- Page 1Asus Zenbook UX31
- Page 2 Connectivity, Accessories and Usability
- Page 3 Screen, Speakers and Performance
- Page 4 Battery life, Value and Verdict
The one element that most often lets us down on premium laptops is their displays. Unfortunately, even on Ultrabooks most manufacturers (LG being a notable exception) offer sub-par TN panels rather than the IPS we would like to see. It’s a little frustrating that Asus’ Transformer Prime has a far superior screen to the Zenbook despite costing half as much, though naturally the UX31’s other components are more expensive.
So how does the 13.3in screen on the company’s Ultrabook actually hold up? A major positive is its resolution, which at 1,600 x 900 is higher than the 1,366 x 768 most rivals can offer (even the Air only goes up to 1,440 x 900). Thanks to this, sharpness is also excellent, and despite the reflections it causes, its glossy finish enhances perceived contrast. Combined with the screen’s high brightness, it means colours generally come across as vivid.
Good news continues with even backlighting and no bleed, while dark detailing is decent with all but the darkest two shades on our greyscale plainly visible. However, blacks aren’t particularly deep and what really spoils the party are viewing angles, which are quite poor. Especially on the vertical, you have to be really careful to avoid significant contrast and colour shift. Overall then, the screen impresses as long as you position it ideally.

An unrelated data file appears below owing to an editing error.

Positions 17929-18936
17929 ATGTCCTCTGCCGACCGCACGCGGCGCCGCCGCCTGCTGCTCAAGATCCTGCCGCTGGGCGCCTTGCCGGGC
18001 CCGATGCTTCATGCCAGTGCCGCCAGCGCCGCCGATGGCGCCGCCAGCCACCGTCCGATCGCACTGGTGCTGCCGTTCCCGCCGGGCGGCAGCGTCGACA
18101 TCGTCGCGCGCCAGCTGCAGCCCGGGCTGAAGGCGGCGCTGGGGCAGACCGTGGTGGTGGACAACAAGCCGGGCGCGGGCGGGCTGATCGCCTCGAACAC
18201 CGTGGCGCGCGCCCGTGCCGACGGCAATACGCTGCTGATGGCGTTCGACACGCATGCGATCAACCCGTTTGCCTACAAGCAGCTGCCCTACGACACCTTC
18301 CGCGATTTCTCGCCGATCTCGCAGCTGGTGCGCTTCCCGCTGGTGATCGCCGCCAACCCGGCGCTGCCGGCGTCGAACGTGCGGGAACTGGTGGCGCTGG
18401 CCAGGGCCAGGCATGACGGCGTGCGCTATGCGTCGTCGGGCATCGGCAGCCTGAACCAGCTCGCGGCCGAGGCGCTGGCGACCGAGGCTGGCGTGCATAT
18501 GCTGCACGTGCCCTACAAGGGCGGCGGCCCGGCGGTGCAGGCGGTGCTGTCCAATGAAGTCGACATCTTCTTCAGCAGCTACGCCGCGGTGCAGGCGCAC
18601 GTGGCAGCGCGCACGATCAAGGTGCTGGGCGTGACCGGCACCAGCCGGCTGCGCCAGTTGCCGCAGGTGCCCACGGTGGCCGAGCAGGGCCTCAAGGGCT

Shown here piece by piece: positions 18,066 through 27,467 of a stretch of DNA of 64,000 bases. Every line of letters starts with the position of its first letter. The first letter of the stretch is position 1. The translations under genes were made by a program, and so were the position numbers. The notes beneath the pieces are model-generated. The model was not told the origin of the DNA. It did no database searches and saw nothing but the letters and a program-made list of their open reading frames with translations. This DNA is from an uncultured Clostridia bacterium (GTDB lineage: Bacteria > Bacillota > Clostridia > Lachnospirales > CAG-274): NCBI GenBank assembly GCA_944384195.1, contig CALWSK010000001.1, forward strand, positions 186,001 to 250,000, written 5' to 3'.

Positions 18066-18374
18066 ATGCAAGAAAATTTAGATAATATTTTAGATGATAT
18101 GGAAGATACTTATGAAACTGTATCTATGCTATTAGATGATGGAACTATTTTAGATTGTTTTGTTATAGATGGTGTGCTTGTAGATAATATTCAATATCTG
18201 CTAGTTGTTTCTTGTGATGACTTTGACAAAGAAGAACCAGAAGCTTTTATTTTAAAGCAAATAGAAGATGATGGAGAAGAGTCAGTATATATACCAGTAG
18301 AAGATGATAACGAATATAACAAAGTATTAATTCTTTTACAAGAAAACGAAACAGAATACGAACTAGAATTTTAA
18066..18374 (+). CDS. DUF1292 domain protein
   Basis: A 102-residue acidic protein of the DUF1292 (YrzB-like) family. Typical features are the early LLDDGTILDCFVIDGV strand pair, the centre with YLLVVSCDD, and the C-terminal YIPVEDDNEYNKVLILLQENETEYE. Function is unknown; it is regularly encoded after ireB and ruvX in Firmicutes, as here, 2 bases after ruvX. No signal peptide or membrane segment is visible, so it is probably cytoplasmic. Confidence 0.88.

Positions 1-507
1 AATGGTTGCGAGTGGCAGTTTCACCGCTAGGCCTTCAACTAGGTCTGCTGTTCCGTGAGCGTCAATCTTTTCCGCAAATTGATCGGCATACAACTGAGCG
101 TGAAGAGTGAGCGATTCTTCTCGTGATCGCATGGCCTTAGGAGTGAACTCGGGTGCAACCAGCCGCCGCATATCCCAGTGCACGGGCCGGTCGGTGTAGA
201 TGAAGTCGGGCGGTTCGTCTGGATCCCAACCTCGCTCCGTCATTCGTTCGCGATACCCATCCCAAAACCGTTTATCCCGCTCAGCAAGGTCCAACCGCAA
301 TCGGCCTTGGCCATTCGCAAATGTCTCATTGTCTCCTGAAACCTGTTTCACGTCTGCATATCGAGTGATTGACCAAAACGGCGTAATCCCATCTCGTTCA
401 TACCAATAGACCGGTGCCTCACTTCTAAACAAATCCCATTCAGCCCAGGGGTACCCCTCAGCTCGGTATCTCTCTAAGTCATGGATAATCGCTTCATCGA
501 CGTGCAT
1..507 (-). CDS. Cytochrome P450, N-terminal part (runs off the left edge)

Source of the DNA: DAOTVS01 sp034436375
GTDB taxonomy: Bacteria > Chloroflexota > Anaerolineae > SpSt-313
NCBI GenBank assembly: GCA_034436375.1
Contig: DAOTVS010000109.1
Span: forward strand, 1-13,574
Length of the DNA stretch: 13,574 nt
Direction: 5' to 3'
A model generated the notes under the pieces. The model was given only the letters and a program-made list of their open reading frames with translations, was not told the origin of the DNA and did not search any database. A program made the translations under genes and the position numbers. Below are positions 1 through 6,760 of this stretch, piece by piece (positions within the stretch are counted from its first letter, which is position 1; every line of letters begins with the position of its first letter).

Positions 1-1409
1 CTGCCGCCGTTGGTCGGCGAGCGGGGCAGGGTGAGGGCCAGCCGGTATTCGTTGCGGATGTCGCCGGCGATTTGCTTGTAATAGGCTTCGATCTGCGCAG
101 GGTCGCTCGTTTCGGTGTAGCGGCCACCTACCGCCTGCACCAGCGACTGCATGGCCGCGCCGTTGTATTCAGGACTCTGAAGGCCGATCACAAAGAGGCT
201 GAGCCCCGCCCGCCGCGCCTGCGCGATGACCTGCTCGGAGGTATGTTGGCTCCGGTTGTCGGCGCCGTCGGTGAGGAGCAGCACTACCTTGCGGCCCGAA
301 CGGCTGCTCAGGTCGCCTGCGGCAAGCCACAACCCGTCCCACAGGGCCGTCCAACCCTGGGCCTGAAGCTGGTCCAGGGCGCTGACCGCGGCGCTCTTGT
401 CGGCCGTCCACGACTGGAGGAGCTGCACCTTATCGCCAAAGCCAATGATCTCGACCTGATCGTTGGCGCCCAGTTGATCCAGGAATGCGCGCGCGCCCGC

Audio is undeniably good for an ultraportable. The UX31’s speakers, well-positioned between the screen and keyboard, were developed in conjunction with Bang and Olufsen – and it shows (or rather sounds), with a surprising amount of volume, detail and even a hint of bass marking one of the better performances we’ve heard from a laptop this thin. That being said, best of a bad bunch is faint praise and distortion creeps in at anything close to maximum. We would deem them acceptable for light entertainment in a quiet environment, but otherwise you’ll still want an external solution.
Getting to performance, Ultrabooks give a minimum standard which even at its worst will be more than adequate for most. However, the UX31 kicks things up a notch with a dual-core Core i7-2677M CPU, compared to the Core i5 that’s standard on most competitors. This 1.8GHz processor will turbo clock up to 2.9GHz on a single core and offers support for up to four threads. It’s backed by the standard 4GB of RAM, with a 128GB SSD taking care of storage duties.
As with all Ultrabooks (and most ultraportables, barring the Sony VAIO S and a very few others), this 13in Zenbook uses Intel’s integrated HD 3000 series graphics, which is suitable for light gaming. In TrackMania Nations Forever (at 720p and medium detail) it managed a perfectly smooth 41.4fps, but trying the same settings in a more demanding title like Stalker: Call of Pripyat resulted in an unplayable 13.4fps.
Throughout testing, the UX31 remained cool but didn’t stay as unobtrusive on the noise front as the Acer Aspire S3.